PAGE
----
'Okay,' I said. 'I'm in.'
The cards were dealt and in a few minutes, it was all over. Instead of standing there naked, I was the winner. Mikey, beautiful Mikey, was mine for the night. I stared at my ex wisfully, willing him to follow through, praying that he would go home with me, and then realise that he, too, was still in love.
Mohammed was panicked. You can say a lot of things about Mohammed – most of them negative – but he loved Michael as much as I had done. Moreover, his pride demanded he keep his lover to himself. My heart sunk when I realised that Michael wouldn't be coming home with me. I couldn't push this, couldn't be an arsehole to my ex and his new lover.
When Mohammed made one last offer, I accepted it not because I thought he was serious, but because I knew he needed a good excuse to keep Michael away from me. He would give me his car if I won, and he would get my clothes if I lost. Either way, though, Michael would not be going home with me.
'Okay,' I agreed, preparing to lose my clothes.
I started unbuttoning my jeans the second the cards were dealt. My luck had to be running out, I told myself.
Well, it should have been running out, because I was too drunk to be thinking clearly about my choices, but I won regardless. For the bazillionth time that night, I was the winner.
Mohammed took it badly. I, secretly, rolled my eyes as I reached for my shirt. The truth was that I would never have slept with anyone who didn't want me, and I probably wouldn't have slept with Michael even if he had gone home with me. I just couldn't force myself to be that kind of guy.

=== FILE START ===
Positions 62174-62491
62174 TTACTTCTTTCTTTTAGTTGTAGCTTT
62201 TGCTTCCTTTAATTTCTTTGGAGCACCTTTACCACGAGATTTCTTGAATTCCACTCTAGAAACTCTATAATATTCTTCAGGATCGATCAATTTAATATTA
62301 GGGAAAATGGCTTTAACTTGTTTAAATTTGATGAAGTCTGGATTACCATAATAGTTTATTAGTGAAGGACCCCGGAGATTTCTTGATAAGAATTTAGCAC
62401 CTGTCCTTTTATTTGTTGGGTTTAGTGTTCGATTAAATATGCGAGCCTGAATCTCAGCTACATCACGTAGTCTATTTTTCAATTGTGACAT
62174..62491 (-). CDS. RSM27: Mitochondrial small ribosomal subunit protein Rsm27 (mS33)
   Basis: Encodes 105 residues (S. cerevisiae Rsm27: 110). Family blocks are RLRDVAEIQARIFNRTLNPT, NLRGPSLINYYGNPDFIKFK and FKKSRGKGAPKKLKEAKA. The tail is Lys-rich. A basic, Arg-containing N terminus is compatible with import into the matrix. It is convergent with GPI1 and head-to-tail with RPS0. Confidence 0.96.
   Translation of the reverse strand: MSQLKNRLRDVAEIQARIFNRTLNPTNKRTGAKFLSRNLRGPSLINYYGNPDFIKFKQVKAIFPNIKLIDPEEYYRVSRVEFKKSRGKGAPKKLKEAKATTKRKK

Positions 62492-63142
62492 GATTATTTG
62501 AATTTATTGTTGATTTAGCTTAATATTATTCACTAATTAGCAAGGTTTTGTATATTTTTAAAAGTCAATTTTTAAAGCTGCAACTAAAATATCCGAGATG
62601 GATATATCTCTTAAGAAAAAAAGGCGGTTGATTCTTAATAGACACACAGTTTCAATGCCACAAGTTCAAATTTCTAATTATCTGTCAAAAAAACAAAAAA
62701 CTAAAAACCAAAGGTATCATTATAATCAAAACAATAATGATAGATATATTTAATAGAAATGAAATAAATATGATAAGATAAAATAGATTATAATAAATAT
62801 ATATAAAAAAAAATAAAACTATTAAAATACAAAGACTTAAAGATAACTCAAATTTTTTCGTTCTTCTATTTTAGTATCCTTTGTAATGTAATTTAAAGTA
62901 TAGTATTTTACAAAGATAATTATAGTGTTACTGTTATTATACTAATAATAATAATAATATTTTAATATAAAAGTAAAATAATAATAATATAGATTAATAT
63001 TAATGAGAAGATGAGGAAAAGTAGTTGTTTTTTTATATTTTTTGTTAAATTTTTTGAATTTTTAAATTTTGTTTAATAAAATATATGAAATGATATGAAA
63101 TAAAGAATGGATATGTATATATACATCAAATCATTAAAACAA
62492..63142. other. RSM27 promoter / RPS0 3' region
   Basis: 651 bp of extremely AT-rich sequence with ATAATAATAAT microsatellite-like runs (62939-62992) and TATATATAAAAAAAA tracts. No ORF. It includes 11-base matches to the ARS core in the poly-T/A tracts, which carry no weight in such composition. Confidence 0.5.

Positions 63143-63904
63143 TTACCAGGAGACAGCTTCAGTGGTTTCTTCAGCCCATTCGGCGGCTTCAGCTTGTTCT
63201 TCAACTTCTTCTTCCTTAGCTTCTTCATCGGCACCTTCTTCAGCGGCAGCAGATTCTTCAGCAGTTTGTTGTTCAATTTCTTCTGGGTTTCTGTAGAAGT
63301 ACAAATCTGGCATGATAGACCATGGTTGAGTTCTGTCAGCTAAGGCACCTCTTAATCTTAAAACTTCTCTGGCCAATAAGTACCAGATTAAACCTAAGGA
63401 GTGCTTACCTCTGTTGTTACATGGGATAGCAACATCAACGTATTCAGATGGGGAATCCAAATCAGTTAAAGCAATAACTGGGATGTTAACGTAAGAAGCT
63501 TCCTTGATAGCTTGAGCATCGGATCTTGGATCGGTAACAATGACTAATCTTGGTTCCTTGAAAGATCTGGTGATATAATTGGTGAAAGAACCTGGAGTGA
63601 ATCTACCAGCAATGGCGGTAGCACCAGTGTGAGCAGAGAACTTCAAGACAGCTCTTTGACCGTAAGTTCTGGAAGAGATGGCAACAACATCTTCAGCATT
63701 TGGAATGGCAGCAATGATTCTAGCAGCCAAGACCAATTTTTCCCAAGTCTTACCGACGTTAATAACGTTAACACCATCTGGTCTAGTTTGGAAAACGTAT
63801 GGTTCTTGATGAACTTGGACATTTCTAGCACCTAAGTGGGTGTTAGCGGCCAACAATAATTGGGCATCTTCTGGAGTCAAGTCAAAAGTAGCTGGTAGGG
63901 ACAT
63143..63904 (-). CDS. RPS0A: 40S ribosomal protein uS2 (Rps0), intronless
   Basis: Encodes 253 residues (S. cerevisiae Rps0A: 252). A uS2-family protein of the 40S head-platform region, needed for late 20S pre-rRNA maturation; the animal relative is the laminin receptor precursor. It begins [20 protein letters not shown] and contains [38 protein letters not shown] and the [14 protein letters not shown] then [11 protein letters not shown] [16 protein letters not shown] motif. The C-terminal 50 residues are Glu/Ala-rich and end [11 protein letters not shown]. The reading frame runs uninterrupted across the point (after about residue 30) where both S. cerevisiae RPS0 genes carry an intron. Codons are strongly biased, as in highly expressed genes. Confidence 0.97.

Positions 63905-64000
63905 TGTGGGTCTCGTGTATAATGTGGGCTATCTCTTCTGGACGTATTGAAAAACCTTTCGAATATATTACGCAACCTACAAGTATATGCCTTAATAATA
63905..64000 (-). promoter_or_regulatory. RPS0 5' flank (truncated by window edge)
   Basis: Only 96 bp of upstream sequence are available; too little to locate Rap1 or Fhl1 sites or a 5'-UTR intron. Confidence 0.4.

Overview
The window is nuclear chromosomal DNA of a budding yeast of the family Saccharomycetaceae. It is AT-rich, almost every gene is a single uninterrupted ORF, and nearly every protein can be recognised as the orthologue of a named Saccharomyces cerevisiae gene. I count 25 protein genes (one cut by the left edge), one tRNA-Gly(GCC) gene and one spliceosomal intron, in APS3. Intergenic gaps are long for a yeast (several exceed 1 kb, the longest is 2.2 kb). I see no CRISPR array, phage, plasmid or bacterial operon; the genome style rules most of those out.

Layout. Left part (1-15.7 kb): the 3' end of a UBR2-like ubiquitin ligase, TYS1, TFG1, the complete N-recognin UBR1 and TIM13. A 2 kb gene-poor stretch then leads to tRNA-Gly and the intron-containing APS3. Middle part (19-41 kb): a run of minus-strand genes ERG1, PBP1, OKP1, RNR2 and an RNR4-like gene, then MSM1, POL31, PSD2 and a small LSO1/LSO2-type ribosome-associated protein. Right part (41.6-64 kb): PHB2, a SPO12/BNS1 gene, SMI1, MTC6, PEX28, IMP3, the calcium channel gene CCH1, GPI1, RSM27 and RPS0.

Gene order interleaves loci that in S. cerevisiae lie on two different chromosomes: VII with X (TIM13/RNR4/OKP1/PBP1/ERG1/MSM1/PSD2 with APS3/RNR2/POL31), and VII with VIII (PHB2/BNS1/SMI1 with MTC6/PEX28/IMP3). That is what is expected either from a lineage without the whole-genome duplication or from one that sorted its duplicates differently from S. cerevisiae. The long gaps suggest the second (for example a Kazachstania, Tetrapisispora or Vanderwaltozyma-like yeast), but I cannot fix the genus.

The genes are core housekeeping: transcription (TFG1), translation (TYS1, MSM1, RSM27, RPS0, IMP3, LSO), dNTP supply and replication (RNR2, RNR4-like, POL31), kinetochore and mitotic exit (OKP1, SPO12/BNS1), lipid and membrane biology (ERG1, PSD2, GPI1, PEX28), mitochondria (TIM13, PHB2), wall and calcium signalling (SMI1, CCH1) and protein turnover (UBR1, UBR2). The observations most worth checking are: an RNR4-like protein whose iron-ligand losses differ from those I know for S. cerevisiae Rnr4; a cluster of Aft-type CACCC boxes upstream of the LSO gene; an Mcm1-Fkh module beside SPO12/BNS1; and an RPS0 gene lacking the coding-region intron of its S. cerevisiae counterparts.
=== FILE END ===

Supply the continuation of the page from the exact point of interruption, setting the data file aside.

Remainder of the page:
Ben had no sooner removed his helmet than he groaned 'Who invited Mohammed over?'
Fifteen year old Ben who thought a B in at least one subject each semester was a sign of good work, who had a mouth so smart that I often wanted to stuff it with cotton wool, and who was sporting what I suspected might actually be a manicure, hated Mohammed with an ungodly passion. It was the sort of rage that only a teenager could harbour.
'Not me,' I said, kicking down the sidestand and removing my gloves and helmet. I ran my hands though my dark brown hair so it would sit flat and unzipped my jacket. 'I doubt it was Will.'
'If Will's shagging him, I swear I'm going to fucking kill that bastard. I'm going to tell...'
'...calm down,' I interrupted. The last thing I needed was another argument between Ben and his older foster brother, Will. Ben can be extremely aggravating when he chooses to, and it's unfortunate for Will that Will is often the target. 'We've only just arrived home.'
Ben sulked as he stomped up to the front door. He hammered on the security door and yelled out to Will to open up.